Oxidative damage to DNA is constant and inevitable. Reactive oxygen species are produced by normal metabolic processes and ionizing radiation. There is an increasing body of evidence that indicates oxidative damage to DNA plays a critical role in the degenerative processes leading to aging and cancer. The study of oxidation DNA damage and repair is, therfore, of great importance in understanding these processes. The goal of this proposal is to characterize a human DNA repair enzyme, redoxy-endonuclease, that recognizes oxdidative and radiation-induce DNA damage. A second goal of this proposal is to determine the role of this enzyme in the maintenance of DNA stability in a cellular environment containing numerous damaging agents.
The specific aims are directed toward obtaining an understanding of the enzymology, genetics, regulation, and subcellular distribution of redoxy-endonuclease. The human redoxy-endonuclease will be purified to homogeneity. The substrate specificity of the enzyme following damage to DNA with oxidizing agents, ionizing radiation, and UV light will be determined. For these studies, end-labeled DNA fragments of defined sequence will be utilized as DNA substrates and the enzyme-generated scission products will be analyanalyzed using DNA sequencing methodologies. The mechanism of action of the enzyme will be deduced through the use of DNA sequencing and HPLC methodologies. A partial amino acid sequence of the enzyme will be obtained by utilization of protein microsequencing technologies. This information will be used to construct synthetic oligodeoxynucleotide gene probes for human redoxy-endonucleases. Such probes and recombinant DNA methodologies will be used to screen human genomic and cDNA libraries to identify and characterize molecular clones of the redoxy-endonuclease gene. The characterization of the redoxy-enonuclease gene will permit study of the regulation of this enzyme in response to DNA damage and also in human cells with different DNA repair backgrounds. The subcellular distribution of the redoxy-endonuclease will be determined by comparing the levels of enzyme activity associated with chromatin and mitochondria.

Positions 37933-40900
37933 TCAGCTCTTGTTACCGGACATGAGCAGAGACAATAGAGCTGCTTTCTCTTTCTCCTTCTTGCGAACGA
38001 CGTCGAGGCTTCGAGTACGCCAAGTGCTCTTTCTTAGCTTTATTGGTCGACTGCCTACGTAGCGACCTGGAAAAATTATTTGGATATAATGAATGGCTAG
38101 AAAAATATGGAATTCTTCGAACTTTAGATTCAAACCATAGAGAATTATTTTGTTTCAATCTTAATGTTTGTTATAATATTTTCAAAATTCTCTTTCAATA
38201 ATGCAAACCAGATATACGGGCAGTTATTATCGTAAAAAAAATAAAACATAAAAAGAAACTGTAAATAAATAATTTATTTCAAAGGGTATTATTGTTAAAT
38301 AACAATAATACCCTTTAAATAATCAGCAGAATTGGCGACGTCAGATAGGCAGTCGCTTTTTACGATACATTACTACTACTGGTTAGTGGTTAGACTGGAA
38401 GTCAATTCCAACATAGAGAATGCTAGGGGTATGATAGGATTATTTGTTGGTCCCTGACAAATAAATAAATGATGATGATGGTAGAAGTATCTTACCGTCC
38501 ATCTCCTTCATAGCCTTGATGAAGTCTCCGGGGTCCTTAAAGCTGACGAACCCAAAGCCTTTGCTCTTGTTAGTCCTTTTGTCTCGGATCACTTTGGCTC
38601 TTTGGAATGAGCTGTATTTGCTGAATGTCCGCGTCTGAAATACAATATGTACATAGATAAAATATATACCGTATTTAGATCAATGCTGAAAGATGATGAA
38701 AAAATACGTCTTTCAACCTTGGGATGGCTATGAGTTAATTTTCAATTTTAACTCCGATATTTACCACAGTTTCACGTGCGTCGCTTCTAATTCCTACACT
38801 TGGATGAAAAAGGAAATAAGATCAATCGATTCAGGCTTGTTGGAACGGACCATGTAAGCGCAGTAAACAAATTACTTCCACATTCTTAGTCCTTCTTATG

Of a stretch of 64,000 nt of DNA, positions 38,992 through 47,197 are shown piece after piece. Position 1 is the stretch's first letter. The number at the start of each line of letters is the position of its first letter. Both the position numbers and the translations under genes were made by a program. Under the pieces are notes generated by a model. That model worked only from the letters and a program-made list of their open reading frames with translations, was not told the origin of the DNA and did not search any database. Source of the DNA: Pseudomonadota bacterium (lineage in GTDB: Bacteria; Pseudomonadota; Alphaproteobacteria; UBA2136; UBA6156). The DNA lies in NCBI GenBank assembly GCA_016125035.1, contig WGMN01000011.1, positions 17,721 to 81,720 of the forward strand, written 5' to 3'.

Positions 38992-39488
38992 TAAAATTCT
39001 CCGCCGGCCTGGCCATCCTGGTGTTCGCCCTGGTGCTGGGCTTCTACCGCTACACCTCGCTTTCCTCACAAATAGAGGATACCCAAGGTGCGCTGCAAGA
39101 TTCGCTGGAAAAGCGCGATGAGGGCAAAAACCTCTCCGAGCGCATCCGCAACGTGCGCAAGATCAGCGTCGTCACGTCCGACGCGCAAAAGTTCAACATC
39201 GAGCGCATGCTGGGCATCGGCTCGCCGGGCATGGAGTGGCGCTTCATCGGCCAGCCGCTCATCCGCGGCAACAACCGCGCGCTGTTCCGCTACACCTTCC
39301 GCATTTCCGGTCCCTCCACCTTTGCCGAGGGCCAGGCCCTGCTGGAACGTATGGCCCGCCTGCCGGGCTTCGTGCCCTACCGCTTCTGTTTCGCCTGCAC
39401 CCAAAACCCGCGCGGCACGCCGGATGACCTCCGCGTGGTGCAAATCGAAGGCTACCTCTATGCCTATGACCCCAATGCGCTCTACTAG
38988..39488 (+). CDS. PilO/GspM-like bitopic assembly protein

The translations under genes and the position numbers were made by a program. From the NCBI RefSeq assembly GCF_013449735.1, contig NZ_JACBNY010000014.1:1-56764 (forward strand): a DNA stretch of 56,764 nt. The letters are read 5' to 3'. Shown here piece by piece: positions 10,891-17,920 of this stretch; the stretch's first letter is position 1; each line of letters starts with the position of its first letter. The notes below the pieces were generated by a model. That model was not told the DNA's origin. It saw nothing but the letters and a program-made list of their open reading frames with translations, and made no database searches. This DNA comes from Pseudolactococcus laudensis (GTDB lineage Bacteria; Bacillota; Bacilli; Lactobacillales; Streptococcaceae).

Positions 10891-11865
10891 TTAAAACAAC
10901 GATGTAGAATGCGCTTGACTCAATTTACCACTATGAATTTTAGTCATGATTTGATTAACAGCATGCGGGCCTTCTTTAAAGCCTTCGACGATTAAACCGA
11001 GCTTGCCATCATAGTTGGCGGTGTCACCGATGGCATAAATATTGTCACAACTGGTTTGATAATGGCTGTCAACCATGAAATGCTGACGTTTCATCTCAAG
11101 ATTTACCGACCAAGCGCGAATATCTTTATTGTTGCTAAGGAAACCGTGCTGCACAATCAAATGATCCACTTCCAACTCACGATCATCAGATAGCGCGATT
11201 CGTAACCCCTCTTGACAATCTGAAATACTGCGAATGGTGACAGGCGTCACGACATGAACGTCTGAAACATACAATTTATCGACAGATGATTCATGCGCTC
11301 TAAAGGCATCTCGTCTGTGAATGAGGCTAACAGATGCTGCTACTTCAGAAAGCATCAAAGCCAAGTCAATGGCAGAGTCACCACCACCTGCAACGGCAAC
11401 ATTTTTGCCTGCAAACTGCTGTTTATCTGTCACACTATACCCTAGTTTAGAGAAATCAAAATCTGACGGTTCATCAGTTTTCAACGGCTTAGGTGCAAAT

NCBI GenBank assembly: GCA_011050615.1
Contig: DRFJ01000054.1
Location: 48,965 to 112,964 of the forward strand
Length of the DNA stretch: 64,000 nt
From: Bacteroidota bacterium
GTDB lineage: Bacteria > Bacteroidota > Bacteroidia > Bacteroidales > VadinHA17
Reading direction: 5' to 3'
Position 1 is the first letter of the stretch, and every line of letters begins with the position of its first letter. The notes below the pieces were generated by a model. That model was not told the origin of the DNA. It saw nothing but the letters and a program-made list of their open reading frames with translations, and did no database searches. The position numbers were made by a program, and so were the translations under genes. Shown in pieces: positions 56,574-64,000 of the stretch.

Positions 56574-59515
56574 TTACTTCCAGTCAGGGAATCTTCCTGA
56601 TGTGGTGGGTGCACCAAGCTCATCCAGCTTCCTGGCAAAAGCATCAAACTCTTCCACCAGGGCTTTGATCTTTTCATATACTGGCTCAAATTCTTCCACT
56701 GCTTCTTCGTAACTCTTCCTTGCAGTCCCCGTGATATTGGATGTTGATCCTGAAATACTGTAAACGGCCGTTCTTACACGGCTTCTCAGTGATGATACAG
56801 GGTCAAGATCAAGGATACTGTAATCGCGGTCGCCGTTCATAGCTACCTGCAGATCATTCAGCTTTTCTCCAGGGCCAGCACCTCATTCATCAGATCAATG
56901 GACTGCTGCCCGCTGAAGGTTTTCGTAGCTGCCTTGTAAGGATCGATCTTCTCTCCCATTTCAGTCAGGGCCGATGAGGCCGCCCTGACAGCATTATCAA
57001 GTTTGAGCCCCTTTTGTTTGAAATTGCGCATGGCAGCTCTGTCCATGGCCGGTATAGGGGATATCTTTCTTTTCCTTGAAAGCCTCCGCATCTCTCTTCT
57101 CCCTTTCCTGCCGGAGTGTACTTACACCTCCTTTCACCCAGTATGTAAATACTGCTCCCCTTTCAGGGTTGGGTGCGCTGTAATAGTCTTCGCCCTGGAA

National Institute of Health (NIH)
National Cancer Institute (NCI)
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Radiation Study Section (RAD)
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Emory University
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Doetsch, P W; Zasatawny, T H; Martin, A M et al. (1995) Monomeric base damage products from adenine, guanine, and thymine induced by exposure of DNA to ultraviolet radiation. Biochemistry 34:737-42
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